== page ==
Data Center Design Benchmarks - GeneralThe design and operation of Internet data centers is the art of compromise. One way to organize the choices is categorizing the requirements in to different levels.
|Level I||Level II||Level III||Level IV||Level V|
|Examples||Single site data processing facility, limited off-site impact due to failure||End-office telecommunications facility, localized impact due to failure||Toll-office telecommunication facility, regional impact due to failure||High-end financial or airline communication facility, national impact due to failure||Critical communications center, One-of-a-kind buildings (e.g. White House, Pentagon, etc), international impact due to failure|
|Typical Size (substitute measurement for "importance")||Less than 2,500 square feet||2,500 to 80,000 square feet||80,000 to 150,000 square feet||more than 150,000 square feet||Specialized requirements|
|General design||Meets local code. System is able to withstand the temporary loss of off-site commercial utility power.||System is able to withstand a failure of a single active component with minimal impact to critical loads.||Meets code requirements for essential facilities. System is able to withstand a failure of a single active component. Planned maintenance without impacting any critical load. Fault tolerance may be reduced during maintenance activity.||Systems are able
withstand a single, worst-case infrastructure failure without impacting any
Planned maintenance activity without impacting any critical load.
|Design for maximum probable event. Systems are capable of supplying services continually during any scheduled or unscheduled, natural or man-made disruption.|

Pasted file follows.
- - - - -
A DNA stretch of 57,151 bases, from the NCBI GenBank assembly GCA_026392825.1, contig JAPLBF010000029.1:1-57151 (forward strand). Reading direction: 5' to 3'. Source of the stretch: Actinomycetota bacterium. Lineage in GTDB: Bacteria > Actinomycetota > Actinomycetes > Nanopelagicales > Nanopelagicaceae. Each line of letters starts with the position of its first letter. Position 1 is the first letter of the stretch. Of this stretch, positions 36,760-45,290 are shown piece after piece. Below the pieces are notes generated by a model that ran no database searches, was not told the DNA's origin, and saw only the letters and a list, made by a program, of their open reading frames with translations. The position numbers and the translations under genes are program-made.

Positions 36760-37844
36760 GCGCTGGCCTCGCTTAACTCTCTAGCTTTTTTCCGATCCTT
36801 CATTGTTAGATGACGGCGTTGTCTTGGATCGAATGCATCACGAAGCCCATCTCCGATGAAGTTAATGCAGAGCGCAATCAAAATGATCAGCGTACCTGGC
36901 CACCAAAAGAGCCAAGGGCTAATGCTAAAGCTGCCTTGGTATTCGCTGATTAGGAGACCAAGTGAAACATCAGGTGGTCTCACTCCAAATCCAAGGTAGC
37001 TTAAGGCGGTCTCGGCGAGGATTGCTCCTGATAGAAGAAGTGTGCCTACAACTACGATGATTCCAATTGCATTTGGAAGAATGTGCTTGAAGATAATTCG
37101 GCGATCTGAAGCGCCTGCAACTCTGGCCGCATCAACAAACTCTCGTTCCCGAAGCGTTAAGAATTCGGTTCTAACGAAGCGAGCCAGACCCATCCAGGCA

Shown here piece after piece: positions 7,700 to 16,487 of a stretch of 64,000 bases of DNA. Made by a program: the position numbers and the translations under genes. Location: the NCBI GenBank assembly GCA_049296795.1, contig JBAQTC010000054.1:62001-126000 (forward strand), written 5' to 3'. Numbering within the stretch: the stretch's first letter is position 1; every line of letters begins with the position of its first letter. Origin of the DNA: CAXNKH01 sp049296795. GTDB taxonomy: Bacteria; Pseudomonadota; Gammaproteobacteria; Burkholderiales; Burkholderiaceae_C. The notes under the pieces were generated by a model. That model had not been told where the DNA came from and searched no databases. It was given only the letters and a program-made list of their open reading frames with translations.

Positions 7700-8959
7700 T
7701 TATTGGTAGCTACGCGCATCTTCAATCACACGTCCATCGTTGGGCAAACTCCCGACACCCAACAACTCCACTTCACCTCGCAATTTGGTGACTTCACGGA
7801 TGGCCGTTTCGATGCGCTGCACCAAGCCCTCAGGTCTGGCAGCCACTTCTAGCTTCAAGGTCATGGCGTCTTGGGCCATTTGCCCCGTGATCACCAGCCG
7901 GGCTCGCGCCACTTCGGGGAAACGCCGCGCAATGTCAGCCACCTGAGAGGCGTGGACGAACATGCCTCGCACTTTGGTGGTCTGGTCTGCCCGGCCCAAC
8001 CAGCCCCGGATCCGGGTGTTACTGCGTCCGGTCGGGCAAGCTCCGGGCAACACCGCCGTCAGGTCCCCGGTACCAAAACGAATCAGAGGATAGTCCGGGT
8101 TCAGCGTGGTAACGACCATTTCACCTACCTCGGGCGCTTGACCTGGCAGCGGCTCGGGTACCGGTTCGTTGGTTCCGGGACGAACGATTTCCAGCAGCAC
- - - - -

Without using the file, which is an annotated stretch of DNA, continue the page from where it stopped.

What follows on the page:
|Program elements||The design shall eliminate or reduce the probability of events that can cause injury or death to personnel or damage to or loss of equipment or property. Systems of high complexity or peculiarity shall be identified and minimized.||Standardized design to
minimize equipment and component stockage. Redundant systems shall be of the
Individual system and subsystem test and checkout requirements shall be developed to ensure safe and normal operation of the system.
availability and maintainability requirements shall be implemented during
design to maximize the availability of the systems.
||Consolidated systems test program covering all phases of testing to develop confidence in the systems and provide for interim and final acceptance of equipment and complete systems.||Human factors
engineering will ensure that reliability, availability and safety are not
degraded through human activities during operation or maintenance.
The design incorporates, within program constraints, the highest level of inherent safety.
|Reliability, availability and survivability||99.8000%||99.9000%||99.9900%||99.9990%||99.9999%|
|Real-world availability (5 years)||99.7500%||99.8500%||99.9000%||99.9910%||99.9990%|
|External design threat considerations||Unscheduled loss of commercial power||Component failure, severe weather||Local disaster (tornado, small earthquake), intrusion, accidental human error||Regional disaster (hurricane, earthquake), bad publicity, individual attack||Insider threats, national disaster, war, civil unrest|
|Life-cycle cost analysis||Initial cost is the primary factor||5 to 10 year occupancy, 1 year or less payback period||10-20 year occupancy, 1-3 year payback period controlled by depreciation||10-20 year occupancy, 5-10 year life cycle cost analysis||Permanent occupancy, 25
years or longer.
Total life cycle cost analysis